There are two ways you can charge a security deposit. The first is a fixed sum that guests must pay, no matter how long they stay; the second is a percentage. Check to see what the standard rates are in your area – what are your competitors charging? If you’re running the only holiday rental in town that accepts stag and hen dos, you may be able to charge a premium rate.

You should collect the security deposit after your guests have signed your rental contract. Remind them that they should read it thoroughly – this is not a document to sign blindly! If everyone is on the same page, then you should have fewer potential problems with disputes.

The aftermath of a stag or hen party

The worst has happened: a group of stags or hens have damaged your precious property. Now what?

You might think that this is as easy as refusing to return their security deposit – and, in an ideal world, it would be. However, guests may not be happy to give up their money. Some will engage in disputes, try to get chargebacks from their banks, complain to the booking platform, or leave negative reviews online. Luckily, there are a few tips to help you handle these stressful situations.

Remember that prevention is better than cure. That means you should inspect your property before the stag group arrives. Take photos of absolutely everything and keep them safe. In fact, as a good business practice, you should be doing this before every new set of guests arrives. You never know when someone will try to start a dispute.

You’ll also want to take photos immediately after the group departs. The idea is that you’ll have a set of before and after pictures that you can compare. Make sure you do this as soon as possible: if the group leaves on a Sunday at 10 am, and your photos are dated Monday at 5 pm, they might argue that someone else could have been in the property in the meantime.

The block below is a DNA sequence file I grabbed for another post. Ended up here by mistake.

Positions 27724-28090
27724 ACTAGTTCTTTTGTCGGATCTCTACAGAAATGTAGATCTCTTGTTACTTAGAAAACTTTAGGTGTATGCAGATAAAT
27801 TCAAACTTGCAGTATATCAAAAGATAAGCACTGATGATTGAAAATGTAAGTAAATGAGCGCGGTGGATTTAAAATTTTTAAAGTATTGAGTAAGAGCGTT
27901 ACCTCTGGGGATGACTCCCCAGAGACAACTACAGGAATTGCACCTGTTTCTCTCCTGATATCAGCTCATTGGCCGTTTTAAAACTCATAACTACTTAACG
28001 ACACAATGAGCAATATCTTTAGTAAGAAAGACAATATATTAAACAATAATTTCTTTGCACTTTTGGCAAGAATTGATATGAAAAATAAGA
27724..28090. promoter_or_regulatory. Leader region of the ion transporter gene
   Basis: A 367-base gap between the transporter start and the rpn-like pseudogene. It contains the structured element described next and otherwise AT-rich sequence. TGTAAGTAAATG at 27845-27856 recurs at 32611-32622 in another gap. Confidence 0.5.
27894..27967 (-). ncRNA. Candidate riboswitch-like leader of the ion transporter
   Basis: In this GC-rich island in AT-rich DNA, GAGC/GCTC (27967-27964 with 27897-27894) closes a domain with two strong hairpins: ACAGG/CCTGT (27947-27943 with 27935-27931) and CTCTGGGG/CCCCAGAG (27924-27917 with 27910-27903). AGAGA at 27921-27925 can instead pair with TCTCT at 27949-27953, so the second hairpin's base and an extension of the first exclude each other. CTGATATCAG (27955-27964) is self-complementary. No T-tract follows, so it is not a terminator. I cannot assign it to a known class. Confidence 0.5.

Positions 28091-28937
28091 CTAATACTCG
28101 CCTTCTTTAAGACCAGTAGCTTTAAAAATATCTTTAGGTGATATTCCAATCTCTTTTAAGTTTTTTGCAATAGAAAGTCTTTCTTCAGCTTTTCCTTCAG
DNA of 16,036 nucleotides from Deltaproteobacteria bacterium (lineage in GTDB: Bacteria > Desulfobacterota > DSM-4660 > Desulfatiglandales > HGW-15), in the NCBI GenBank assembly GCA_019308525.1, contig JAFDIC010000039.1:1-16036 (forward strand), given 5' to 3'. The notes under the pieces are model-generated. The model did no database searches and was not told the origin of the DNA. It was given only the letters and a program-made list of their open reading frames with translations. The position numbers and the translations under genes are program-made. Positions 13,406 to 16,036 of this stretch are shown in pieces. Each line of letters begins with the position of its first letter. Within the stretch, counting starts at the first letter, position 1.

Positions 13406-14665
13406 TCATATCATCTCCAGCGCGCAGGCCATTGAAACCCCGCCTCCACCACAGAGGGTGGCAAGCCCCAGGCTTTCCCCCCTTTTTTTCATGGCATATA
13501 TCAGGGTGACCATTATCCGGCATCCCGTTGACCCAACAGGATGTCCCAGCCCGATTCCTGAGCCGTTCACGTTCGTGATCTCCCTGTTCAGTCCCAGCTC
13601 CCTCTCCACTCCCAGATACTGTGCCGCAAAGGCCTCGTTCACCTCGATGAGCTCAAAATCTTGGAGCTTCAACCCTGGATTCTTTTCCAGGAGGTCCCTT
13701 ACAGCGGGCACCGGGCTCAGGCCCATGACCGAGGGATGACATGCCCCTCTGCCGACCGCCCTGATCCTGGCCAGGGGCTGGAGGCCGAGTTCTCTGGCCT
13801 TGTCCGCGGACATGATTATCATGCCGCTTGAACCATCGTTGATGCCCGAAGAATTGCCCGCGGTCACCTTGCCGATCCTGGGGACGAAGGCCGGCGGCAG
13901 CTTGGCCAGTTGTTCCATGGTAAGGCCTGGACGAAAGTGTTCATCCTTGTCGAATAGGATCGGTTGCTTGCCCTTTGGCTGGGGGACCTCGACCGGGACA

Remain polite and professional throughout the dispute, even if your guests are attacking you all over social media. If you’re withholding all or part of the security deposit, you’ll need to explain exactly why you’ve chosen to do so. Send the guests an itemised list of everything that has been damaged, clearly outlining what has gone wrong. This will make it harder for them to argue.

The importance of insurance

In the most serious cases, a security deposit may not cover all the damage to your property. That’s why savvy holiday rental owners always take out insurance. Before you sign any kind of holiday letting insurance policy, make sure you’ve read the fine print. Some policies don’t cover all kinds of potential damage.

If you’re going to court the stag and hen party market, then you’ll need a watertight insurance policy and set rules for your holiday rental. With luck, the groups of bachelors and bachelorettes that pass through your doors will be polite, respectful and just looking for some relaxation and an early night – but you should always be prepared for the worst-case scenario. When you’ve got the right systems in place, you should be able to run a successful stag and hen holiday rental business.

Bachelorette party

Other posts in this category:


Legal requirements for the management of holiday rentals in Murcia


Make your holiday rental pet-friendly


Design of outdoor space for holiday rentals


Using renewable energy sources in your holiday home


Art and crafts in holiday rentals


Organising workshops or seminars in your holiday rentals